Oct 6 2013

Batty About Bats

Melissa Crytzer Fry

This is not an early Halloween post, though I suppose it is fitting since we’re into October and parents kids are already amped up on the Halloween candy that hit shelves two months earlier. No, this is an update.

As you may recall from my last bat post, I’m monitoring bat activity at my hummingbird feeder. The study encourages us to submit photos of our rare nectar-sipping visitors for identification, because two types of backyard bandits drain Arizona feeders from July-October: the endangered Lesser Long-Nosed and the threatened Mexican Long-Tongued. Here they are, in action:

And, yes, if you keep reading, you’ll find a writing lesson hidden between the backwards feet of these bats (True: a bat’s feet are rotated 180 degrees, meaning its knees face backwards. This rotation allows a bat to to hang by its feet and to navigate while flying).

But let me tell you: photographing these buggers in not an easy feat. Look at the way they swoop and skitter about (thanks, hubby, for setting up an infrared video camera).

My first solo photography attempt failed miserably — maybe because I had a flashlight, a camera, and a gun to juggle WHILE taking photos? The next time, hubby accompanied me. Again, no go. Zero shots.

But on the third try, we got lucky:

We realized you actually have to shoot before you SEE any bats at the feeder. If you wait until you see them, they’re gone. It’s all about anticipation. They are that fast. Click to enlarge.

Ted Fleming, the researcher heading the study, successfully identified our visitors from this single photo! We’ve got the Mexican Long-Tongued nectar eaters. When I indicated I was a little disappointed we didn’t have the Lesser Long-nosed, he had this to say:

I think you should celebrate having Mexican long-tongues at your place. They’re much less common than lesser long-noses. Arizona houses tens of thousands of lesser long-noses seasonally but only a few thousand long-tongues (nobody really knows).

OMG … music to my ears (and I had already begun to celebrate, happy just to know “who” was hanging around). But, of course, one photo was no longer enough. I dragged hubby outside again. I needed more, more, more! And he got these … Please click to enlarge so you can see the ‘horn’ on the nose, the tongue length, and the incredible skeletal systems:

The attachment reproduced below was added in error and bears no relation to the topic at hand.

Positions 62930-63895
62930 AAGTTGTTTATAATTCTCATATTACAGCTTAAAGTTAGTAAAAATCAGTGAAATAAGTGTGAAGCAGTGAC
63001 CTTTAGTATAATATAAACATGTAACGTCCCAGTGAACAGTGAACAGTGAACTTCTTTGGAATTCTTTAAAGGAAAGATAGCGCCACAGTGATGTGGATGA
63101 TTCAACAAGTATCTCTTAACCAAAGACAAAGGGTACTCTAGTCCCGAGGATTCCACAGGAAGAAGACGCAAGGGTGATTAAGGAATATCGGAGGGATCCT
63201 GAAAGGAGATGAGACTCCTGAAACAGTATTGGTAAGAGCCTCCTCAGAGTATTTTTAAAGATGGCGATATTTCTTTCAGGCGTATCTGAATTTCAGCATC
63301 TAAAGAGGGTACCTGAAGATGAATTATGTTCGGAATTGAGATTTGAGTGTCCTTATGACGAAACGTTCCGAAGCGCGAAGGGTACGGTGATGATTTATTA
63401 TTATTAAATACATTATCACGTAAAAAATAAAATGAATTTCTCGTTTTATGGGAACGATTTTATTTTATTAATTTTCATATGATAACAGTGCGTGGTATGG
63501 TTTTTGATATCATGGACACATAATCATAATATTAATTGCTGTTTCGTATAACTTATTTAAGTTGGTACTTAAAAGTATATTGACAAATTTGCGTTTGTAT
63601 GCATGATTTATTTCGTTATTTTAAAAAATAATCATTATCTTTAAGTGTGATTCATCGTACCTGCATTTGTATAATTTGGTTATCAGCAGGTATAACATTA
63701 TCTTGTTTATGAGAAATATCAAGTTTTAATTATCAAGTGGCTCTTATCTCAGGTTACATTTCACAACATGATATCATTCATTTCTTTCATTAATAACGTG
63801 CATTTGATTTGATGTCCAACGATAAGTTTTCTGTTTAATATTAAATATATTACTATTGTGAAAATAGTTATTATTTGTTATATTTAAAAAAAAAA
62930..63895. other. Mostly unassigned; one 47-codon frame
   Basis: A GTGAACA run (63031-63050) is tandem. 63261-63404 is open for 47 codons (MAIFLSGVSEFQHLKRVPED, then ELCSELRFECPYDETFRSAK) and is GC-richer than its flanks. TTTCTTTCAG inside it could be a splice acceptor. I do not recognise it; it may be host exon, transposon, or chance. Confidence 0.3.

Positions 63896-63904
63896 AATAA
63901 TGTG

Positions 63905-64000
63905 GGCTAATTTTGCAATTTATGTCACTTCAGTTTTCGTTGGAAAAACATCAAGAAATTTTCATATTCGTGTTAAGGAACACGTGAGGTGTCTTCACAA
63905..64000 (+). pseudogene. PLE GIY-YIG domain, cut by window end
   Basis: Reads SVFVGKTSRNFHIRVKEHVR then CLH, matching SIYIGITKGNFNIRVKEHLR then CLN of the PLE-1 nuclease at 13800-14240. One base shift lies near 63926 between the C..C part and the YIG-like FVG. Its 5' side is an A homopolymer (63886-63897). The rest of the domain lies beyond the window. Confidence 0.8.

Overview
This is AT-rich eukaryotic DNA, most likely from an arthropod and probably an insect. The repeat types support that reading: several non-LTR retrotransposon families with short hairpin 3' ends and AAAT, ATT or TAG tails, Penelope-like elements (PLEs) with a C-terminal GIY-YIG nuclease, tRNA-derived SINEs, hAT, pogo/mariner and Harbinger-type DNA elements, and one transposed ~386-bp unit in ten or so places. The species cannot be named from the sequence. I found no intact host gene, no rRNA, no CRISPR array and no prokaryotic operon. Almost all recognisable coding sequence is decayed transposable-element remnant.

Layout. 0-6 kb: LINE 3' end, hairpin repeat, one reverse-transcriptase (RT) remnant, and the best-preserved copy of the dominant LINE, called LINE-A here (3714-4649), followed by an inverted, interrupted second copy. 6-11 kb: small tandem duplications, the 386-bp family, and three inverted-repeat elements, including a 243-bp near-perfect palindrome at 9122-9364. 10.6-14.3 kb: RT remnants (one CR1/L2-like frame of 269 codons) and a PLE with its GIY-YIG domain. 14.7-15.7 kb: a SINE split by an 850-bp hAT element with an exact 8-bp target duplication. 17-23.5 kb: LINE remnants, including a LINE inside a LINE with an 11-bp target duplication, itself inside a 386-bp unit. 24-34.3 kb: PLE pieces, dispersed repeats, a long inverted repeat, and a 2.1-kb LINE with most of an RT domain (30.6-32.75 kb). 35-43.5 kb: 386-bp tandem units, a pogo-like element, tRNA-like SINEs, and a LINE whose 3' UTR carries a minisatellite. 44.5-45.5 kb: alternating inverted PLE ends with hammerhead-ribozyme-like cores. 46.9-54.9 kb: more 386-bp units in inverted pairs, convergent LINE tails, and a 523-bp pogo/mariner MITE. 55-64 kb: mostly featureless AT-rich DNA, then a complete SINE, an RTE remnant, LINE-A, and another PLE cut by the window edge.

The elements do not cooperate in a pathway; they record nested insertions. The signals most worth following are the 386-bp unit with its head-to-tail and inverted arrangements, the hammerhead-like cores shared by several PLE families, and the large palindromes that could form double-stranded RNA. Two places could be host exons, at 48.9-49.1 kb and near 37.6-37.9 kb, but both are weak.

Even if we hadn’t gotten any shots, I was reminded of the line in the novel, Glow, by Jessica Maria Tuccelli that states, “The agony of waiting brings the joy of fulfillment.”

This experience has really been a metaphor for the writing life, I realize. When you photograph fast-moving bats, here’s what you’ll experience:

  • A Need for Patience – Bat photography is an art. Like all art, it challenges you to resist the urge to get up and leave before something beautiful happens. Give up too soon and you might miss it.
  • Lots of time in the dark – You will spend lots of time wondering if you really know what the hell you’re doing.
  • Anticipation – You really do have to contemplate the bat’s next move if you want to be successful at capturing him in your lens at just the right time.
  • Exhilaration – The small victories – a wing-beat near your head, soft as a lullaby, or a bat nearly brushing your cheek – can lead up to the big reward: completing a task you deemed nearly impossible (In this case, the “money” shot. In your case …?)

For Readers, For Everyone: Do you think things that you’ve waited for offer a sweeter reward? What are some examples in your life?

For Writers: Do you recognize the roller coaster of patience-darkness-anticipation-exhilaration in your own writing? In your life? In what ways?

Stay tuned for next week’s update about the ghostly apparition in the historical society window. Hint: my cousin went back and took her own photos … Yes, I guess I am getting in the spirit of Halloween.

Sep 29 2013

Red with Envy

Melissa Crytzer Fry

Now that fall is here, I have a confession: I spent the summer with a bit of garden envy. You see, with Arizona’s summer temperatures in the scorching 100+ range, anything we grow during this season becomes brittle or baked, sizzled by the sun. Well – at least that’s been my gardening experience.